Business Overview

For 23 years, this small service business has provided the Raleigh, NC region with the highest quality commercial and residential audio visual services and solutions. The seller is motivated and has approved a price that is discounted 22% off the broker price estimate. The market segments served include:
• Commercial
• Corporate
• Hospitality
• House of Worship
• Residential

Family owned and operated, the business offers an extensive array of audio visual solutions. In the commercial market space, JPP offers:
• AV Consulting
• AV Design and installation
• Digital Signage
• Distributed Audio Systems
• AV Service and Support

In the Residential market, the business offers:
• Home Theater Systems
• Home Automation Systems
• Whole-House Audio/ Visual Systems
• AV Service and Support

Financial

  • Asking Price: $188,000
  • Cash Flow: $83,000
  • Gross Revenue: $300,000
  • EBITDA: $76,000
  • FF&E: $49,800
  • Inventory: $5,000
  • Inventory Included: N/A
  • Established: 1998

Detailed Information

  • Property Owned or Leased:N/A
  • Property Included:N/A
  • Building Square Footage:869
  • Lot Size:N/A
  • Total Number of Employees:1
  • Furniture, Fixtures and Equipment:N/A
About The Facility:

Showroom in retail strip mall.

Is Support & Training Included:

Seller will provide.

Purpose For Selling:

Seller pursuing other business interests

Pros and Cons:

Few competitors

Opportunities and Growth:

Expanded services and geography possible.

Additional Info

The venture was founded in 1998, making the business 24 years old.
The deal shall not include inventory valued at $5,000*, which ins't included in the suggested price.

The business has 1 employees and resides in a building with approx. square footage of 869 sq ft.
The building is leased by the company for $1,000 per Month

Why is the Current Owner Selling The Business?

There are all types of reasons people decide to sell businesses. Nonetheless, the real reason vs the one they tell you might be 2 totally different things. For instance, they might claim "I have too many other responsibilities" or "I am retiring". For many sellers, these reasons stand. However, for some, these may simply be excuses to try to conceal the reality of altering demographics, increased competition, current reduction in revenues, or an array of other factors. This is why it is really vital that you not rely totally on a seller's word, however rather, make use of the seller's response in conjunction with your total due diligence. This will repaint a much more sensible image of the business's current situation.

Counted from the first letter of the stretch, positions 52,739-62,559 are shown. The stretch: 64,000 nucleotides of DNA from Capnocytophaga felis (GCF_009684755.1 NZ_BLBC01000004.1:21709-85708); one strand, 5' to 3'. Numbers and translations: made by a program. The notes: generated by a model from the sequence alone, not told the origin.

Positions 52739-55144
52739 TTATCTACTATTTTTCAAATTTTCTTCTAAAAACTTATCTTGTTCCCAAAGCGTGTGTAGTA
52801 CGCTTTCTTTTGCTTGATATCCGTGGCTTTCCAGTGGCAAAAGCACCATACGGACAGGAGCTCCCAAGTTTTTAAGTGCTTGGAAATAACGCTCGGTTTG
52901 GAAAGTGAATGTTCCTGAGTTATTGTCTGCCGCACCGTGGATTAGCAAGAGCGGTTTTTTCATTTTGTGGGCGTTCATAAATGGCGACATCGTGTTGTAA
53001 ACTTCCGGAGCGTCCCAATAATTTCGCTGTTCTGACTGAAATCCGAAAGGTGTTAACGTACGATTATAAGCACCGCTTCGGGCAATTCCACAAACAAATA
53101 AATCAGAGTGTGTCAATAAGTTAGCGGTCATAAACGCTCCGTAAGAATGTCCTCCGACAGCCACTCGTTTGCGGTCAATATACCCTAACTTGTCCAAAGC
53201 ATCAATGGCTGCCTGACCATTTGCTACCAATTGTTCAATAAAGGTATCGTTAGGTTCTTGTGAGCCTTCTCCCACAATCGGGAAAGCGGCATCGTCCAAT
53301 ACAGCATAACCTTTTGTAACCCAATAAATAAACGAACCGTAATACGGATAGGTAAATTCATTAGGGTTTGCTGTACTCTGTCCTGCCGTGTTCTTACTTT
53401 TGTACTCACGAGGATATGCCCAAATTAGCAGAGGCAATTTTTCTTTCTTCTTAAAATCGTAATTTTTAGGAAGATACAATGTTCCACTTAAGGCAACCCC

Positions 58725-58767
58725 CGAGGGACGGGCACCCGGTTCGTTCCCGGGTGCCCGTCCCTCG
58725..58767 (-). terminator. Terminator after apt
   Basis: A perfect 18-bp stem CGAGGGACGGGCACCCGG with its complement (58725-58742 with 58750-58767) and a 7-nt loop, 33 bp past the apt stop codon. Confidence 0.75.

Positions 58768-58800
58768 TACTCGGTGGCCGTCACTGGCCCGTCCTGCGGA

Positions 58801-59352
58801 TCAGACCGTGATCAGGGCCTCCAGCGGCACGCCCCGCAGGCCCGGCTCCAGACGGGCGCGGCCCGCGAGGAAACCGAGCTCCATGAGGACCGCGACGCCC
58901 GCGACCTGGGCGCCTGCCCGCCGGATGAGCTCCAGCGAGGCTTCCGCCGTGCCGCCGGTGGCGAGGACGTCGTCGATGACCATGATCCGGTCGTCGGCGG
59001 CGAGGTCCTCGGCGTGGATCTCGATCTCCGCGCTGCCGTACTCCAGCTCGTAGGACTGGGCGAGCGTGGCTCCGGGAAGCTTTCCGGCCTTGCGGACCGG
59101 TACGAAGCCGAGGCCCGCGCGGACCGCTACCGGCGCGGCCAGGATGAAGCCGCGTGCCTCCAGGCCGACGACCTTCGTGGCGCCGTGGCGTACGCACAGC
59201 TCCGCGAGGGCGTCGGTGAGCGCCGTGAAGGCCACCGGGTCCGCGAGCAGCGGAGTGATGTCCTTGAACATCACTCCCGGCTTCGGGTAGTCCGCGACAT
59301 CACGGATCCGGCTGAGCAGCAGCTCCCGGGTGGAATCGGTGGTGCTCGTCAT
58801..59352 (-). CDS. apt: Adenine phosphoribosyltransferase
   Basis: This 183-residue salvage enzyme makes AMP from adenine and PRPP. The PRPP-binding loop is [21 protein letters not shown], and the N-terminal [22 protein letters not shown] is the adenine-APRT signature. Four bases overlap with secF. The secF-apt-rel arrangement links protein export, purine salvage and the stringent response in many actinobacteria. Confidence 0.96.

Existing Debts and Future Obligations

If the existing company is in debt, which lots of businesses are, then you will certainly need to consider this when valuating/preparing your deal. Numerous businesses borrow money so as to cover points such as stock, payroll, accounts payable, and so on. Remember that in some cases this can indicate that profit margins are too thin. Many organisations fall under a revolving door of taking loans as a way to pay back other loans. Along with debts, there may also be future commitments to take into consideration. There may be an outstanding lease on equipment or the building where the business resides. The business might have existing contracts with suppliers that have to be fulfilled or may result in charges if terminated early.

Understanding the Customer Base, Competition and Area Demographics

Exactly how do companies in the area draw in new customers? Many times, businesses have repeat clients, which form the core of their day-to-day revenues. Particular factors such as brand-new competitors sprouting up around the location, road building and construction, and personnel turn over can affect repeat consumers and negatively impact future earnings. One essential thing to consider is the location of the business. Is it in an extremely trafficked shopping center, or is it concealed from the highway? Undoubtedly, the more people that see the business regularly, the greater the chance to construct a returning consumer base. A last thought is the general location demographics. Is the business placed in a largely inhabited city, or is it located on the outskirts of town? Just how might the neighborhood median family income impact future earnings potential?